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What Is the Incubation Period for a Coronavirus Infection?

The incubation period (the time from infection to development of symptoms) for coronaviruses varies by species. Most common cold coronaviruses cause symptoms within 2 days, but again this may vary. For example, the incubation period for Wuhan coronavirus (2019-nCoV), MERS-CoV, and SARS-CoV seems to be anywhere from 2-14 days.

What Are the Signs and Symptoms of a Coronavirus Infection?

Most people have had one or more coronavirus infections and were unaware that they had a coronavirus. Most coronavirus infections, as with many respiratory viruses that circulate throughout the year, cause a self-limited cold, with typical symptoms of sore throat, runny nose, and nasal congestion for a few days. Often, there is no or very mild, brief fever. Symptoms resolve within a few days to a week without lasting aftereffects in mild infections.

Rarely with specific species of coronavirus (like MERS-CoV, SARS-CoV, and Wuhan coronavirus [2019-nCoV]) do coronaviruses cause additional symptoms. These viruses may cause shortness of breath or difficulty breathing if the illness progresses to viral pneumonia or lung inflammation. With more severe infection, the viral pneumonia may cause respiratory failure (severe acute respiratory syndrome) and require mechanical ventilation support. In addition, severe infection may cause kidney failure (requiring hemodialysis), and systemic inflammatory syndrome that leads to shock and death. Depending on the coronavirus, other symptoms might include headaches, body aches, nausea, vomiting, and diarrhea.

How Does a Coronavirus Spread?

Coronavirus spreads the way most cold viruses do. How it spreads is through respiratory droplet secretions containing coronavirus that come into contact with the eyes, nose, or mouth, either from breathing them in after someone coughs or sneezes, or from being rubbed into these areas by hands after touching secretions on a contaminated surface. Crowds and public places increase the opportunities for infection. Being in enclosed spaces with a lot of individuals increases exposure as well.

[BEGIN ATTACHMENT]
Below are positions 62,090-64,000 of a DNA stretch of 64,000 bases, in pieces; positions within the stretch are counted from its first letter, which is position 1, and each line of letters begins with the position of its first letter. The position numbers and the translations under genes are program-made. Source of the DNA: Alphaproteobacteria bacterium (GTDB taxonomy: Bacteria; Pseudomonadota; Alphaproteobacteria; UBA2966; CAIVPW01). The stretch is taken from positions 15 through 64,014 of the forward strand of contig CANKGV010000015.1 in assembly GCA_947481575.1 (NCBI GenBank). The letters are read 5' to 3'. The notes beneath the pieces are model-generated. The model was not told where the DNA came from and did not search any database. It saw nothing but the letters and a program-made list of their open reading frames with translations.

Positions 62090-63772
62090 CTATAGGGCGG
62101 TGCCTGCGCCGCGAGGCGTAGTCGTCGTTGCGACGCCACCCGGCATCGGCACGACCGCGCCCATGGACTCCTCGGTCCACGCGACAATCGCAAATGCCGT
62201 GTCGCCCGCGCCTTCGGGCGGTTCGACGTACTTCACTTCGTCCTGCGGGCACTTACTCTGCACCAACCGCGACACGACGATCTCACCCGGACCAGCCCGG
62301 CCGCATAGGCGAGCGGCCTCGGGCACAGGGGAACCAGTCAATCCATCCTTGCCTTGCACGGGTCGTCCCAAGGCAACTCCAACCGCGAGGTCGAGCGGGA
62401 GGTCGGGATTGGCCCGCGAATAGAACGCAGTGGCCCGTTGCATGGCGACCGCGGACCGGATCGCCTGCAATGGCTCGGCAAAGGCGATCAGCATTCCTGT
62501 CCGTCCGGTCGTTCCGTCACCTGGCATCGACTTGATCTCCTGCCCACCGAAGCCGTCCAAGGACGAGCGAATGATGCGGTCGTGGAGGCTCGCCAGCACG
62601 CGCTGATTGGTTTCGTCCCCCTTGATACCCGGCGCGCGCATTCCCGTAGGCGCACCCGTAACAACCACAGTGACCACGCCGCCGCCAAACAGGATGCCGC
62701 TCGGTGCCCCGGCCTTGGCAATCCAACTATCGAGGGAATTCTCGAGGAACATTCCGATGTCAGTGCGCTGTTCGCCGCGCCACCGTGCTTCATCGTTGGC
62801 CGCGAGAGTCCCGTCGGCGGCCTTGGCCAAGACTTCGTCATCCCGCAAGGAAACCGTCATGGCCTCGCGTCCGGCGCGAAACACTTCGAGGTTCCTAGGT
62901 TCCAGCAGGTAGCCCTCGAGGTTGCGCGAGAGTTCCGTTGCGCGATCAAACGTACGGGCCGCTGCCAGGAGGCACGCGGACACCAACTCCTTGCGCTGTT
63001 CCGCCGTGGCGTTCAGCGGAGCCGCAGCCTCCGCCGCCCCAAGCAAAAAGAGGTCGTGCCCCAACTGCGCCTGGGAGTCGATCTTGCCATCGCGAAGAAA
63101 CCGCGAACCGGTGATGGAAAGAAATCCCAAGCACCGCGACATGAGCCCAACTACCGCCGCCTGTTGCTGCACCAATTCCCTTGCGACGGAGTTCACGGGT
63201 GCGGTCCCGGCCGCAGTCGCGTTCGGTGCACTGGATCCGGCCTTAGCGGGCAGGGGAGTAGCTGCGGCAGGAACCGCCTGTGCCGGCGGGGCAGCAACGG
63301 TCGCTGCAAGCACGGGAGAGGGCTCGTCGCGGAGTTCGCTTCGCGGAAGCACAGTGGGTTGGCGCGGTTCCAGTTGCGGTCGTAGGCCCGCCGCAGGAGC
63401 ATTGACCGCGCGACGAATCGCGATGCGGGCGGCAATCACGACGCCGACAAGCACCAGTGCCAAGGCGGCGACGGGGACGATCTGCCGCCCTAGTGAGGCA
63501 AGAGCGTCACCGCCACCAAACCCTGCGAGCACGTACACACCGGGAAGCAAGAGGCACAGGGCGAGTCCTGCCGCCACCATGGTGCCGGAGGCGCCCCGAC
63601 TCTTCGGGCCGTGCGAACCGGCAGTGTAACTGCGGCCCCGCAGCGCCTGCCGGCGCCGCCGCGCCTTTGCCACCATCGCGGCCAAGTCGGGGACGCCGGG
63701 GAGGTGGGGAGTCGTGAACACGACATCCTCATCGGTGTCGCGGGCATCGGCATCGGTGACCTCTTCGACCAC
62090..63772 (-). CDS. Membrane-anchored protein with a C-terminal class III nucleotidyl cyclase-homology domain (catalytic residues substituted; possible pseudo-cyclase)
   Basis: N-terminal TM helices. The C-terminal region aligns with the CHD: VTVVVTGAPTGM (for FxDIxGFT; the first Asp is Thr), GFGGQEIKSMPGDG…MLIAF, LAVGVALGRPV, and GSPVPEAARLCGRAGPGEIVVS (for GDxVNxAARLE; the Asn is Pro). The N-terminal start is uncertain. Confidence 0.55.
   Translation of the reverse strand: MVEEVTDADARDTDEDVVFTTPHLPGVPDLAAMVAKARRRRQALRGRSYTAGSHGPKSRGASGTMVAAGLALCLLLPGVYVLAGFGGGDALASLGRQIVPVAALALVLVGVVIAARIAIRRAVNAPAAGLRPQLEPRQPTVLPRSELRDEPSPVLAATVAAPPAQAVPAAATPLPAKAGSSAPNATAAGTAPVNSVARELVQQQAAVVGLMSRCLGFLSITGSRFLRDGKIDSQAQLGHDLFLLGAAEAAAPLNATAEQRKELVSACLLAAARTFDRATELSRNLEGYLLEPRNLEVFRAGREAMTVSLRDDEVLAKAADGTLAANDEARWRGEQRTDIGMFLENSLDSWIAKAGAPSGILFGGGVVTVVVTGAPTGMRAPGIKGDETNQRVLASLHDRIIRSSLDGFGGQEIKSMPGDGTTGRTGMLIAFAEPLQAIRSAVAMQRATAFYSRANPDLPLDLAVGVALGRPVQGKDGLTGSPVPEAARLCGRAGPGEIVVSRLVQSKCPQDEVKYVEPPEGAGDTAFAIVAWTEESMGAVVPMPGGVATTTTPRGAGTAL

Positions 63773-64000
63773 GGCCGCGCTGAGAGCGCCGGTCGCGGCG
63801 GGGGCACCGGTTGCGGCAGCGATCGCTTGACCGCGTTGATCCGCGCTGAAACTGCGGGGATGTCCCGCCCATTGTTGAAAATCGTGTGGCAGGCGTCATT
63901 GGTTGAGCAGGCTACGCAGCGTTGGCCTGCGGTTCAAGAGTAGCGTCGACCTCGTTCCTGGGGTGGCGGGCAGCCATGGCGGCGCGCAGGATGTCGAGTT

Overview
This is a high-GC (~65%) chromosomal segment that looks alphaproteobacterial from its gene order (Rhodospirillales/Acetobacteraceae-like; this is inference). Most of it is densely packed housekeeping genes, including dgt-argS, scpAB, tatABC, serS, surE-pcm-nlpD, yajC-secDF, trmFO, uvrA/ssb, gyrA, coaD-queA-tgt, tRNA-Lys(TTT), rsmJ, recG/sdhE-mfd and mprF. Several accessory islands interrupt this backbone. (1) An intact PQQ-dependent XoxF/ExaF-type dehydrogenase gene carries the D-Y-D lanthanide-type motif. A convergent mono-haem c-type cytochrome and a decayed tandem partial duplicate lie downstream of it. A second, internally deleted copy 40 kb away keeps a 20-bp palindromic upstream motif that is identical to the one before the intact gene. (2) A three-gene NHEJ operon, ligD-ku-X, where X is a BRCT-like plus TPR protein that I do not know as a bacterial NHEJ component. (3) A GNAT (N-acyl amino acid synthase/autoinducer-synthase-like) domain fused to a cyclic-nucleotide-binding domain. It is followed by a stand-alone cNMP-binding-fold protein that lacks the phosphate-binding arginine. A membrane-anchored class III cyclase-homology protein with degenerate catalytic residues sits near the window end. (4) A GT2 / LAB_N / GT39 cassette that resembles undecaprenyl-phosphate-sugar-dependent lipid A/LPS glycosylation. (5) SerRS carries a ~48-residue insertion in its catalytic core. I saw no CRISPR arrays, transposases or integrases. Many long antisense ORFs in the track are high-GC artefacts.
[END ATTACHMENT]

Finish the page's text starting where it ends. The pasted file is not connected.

How Contagious Is a Coronavirus?

Most coronaviruses are as contagious as common cold viruses or influenza virus (the flu virus). In other words, they can be very contagious from person to person but not as contagious as measles. For example, direct contact of hands with secretions or breathing within 3 feet of a cough or sneeze is required, not simply walking by a sick person. People with SARS should avoid public places for 10 days after illness. It is not clear for how long MERS is contagious, but it is likely similar. Most close contacts of people with MERS have not become ill. The Wuhan coronavirus seems more contagious than SARS or MERS.

What Are Treatments for Coronavirus Infections?

There are very limited treatments for coronavirus infections other than supportive treatment of symptoms such as fever, congestion, and discomfort. Common cold remedies such as over-the-counter medicines help improve comfort while the infection runs its course. There is no antiviral treatment for most coronavirus infections. Severe coronavirus infections may require hospitalization and intensive care support such as mechanical ventilation and blood pressure support. A new antiviral drug (remdesivir, also known as GS-5734) under investigation for treating Ebola virus has also been found to be effective against MERS-CoV and SARS-CoV, but it is still in development and not commercially available. There is no drug to treat this new Wuhan coronavirus 2019-nCoV.